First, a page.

One victim is stabbed in the legs and feet as she is descending a staircase, and the motive seems to be the infliction of pain, suffering, and torture, all presented very realistcally. The attack is cruel, brutal, and sudden, completely unexpected. Despite what the main review says, there is plenty of blood to be seen.
Another victim is beaten with a brick, and then very graphically, has his mouth bashed several times with the brick. This scene is so realistic, I swear I could see the actor's lips splitting and the actor spitting out teeth. Again, the viciousness of the attack is simply terrifying and unnerving.
When the killer is revealed more than half way through the film, I thought this would diminish the rest of the movie. This was not true, as I was then trying to guess the motive behind the attacks. The killer is clearly insane, and therefore, no rational motive exists.
The images of religious iconography and the scenes inside a catholic church create a pervasive sense of dread and unease thoughout the film: a place of sanctuary and comforting religious objects are powerless against the unfolding horror and utter madness of the killer. Comparisons to DON'T LOOK NOW and Hitchcock films are justified, but this film is no mere rip-off. Watch it with the lights off and feel the hairs on the back of your neck stand up."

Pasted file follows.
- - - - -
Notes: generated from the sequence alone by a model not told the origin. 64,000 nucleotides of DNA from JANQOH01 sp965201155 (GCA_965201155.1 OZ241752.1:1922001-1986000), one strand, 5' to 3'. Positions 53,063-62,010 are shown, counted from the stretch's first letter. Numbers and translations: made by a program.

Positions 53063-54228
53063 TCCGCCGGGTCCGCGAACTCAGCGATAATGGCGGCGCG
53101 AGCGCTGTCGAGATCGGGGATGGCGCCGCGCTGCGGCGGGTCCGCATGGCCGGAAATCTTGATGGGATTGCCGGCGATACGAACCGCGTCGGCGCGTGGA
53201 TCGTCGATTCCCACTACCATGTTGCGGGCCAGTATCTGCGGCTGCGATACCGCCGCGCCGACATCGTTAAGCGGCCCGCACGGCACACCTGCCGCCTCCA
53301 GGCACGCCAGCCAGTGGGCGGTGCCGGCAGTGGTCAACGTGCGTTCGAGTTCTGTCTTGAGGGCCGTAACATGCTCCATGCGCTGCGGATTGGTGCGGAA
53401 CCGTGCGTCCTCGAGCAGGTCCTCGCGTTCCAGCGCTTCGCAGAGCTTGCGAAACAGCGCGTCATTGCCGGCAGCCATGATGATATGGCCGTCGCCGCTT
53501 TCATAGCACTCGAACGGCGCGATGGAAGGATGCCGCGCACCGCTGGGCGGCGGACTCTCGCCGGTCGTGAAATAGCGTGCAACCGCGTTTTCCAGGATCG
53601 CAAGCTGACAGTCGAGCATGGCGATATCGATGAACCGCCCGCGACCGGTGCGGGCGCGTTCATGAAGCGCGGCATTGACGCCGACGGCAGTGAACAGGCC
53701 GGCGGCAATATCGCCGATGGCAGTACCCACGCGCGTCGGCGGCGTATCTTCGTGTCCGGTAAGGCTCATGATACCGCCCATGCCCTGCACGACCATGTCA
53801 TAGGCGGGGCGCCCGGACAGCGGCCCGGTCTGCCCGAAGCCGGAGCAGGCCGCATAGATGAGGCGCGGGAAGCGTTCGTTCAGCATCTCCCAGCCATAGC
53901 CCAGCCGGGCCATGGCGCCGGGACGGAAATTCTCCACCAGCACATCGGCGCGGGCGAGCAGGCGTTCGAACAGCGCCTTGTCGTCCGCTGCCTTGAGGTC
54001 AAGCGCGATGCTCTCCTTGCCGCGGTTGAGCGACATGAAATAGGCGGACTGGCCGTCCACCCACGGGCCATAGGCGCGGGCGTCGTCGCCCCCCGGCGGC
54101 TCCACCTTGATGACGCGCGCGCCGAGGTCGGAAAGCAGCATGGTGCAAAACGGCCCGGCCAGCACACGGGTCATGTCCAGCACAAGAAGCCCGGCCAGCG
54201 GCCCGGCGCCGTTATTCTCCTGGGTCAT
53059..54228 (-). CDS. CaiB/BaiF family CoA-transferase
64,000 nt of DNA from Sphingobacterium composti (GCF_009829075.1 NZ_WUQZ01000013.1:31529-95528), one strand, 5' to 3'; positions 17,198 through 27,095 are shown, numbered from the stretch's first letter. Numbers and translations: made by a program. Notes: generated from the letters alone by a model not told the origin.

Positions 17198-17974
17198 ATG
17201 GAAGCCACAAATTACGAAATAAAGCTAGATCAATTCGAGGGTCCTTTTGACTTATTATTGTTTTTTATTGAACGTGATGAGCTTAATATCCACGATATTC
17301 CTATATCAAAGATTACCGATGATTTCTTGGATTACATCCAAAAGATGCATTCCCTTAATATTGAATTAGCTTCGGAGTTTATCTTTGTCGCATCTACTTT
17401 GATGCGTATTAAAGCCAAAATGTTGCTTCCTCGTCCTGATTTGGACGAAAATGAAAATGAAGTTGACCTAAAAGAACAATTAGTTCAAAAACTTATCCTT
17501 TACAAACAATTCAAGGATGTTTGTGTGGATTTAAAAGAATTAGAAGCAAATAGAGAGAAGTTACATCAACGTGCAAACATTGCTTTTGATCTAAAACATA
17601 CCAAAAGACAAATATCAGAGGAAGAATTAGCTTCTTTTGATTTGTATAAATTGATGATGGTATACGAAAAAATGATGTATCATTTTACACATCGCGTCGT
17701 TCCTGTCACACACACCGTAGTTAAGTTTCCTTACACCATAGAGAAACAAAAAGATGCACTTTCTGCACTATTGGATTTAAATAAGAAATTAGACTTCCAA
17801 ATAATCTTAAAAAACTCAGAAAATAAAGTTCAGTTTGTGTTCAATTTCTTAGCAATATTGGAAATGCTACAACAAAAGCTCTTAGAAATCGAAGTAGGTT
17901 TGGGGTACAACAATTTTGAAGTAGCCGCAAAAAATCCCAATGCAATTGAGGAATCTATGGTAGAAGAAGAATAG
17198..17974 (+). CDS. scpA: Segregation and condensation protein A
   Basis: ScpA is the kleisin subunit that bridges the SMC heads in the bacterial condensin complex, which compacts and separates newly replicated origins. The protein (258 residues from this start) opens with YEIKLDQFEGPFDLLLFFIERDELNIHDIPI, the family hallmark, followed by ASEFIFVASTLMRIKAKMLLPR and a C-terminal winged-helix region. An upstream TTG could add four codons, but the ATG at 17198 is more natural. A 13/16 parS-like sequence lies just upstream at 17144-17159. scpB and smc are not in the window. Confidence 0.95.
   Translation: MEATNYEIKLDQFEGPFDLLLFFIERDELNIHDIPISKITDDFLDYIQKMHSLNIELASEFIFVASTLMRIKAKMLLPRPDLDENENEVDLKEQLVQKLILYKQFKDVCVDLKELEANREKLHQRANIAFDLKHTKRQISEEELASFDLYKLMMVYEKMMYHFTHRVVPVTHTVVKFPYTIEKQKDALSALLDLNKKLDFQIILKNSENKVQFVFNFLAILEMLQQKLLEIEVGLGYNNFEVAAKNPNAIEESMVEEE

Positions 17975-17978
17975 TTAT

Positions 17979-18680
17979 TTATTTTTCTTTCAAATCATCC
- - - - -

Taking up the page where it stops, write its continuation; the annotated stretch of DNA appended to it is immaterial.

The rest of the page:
Slow, but well-developed.
Robert P. Beveridge | Cleveland, OH | 09/24/2004
(4 out of 5 stars)
"Alice, Sweet Alice (Alfred Sole, 1976)
Alfred Sole directed only four films in his brief career (he later switched to production design, and has been running his feet off in that capacity since 1994; two films, twenty-six TV movies, and a TV series). Alice, Sweet Alice was the second of them, and the only film he directed for which he also wrote the screenplay. Very strange, because Alice, Sweet Alice is the best film Sole directed, and you'd think Hollywood would have given him another chance.
Alice (Liquid Sky's Paula E. Sheppard) is a troubled adolescent. Her mother, Catherine (Linda Miller of An Unmarried Woman and Turner & Hooch), is at wits' end. Her sister Karen (Brooke Shields, in her big screen debut) alternates between hating her and wanting to be her. Until, that is, Karen winds up dead just before receiving her first communion. The community's suspicion falls on Alice, naturally, while her mother staunchly defends the girl's innocence.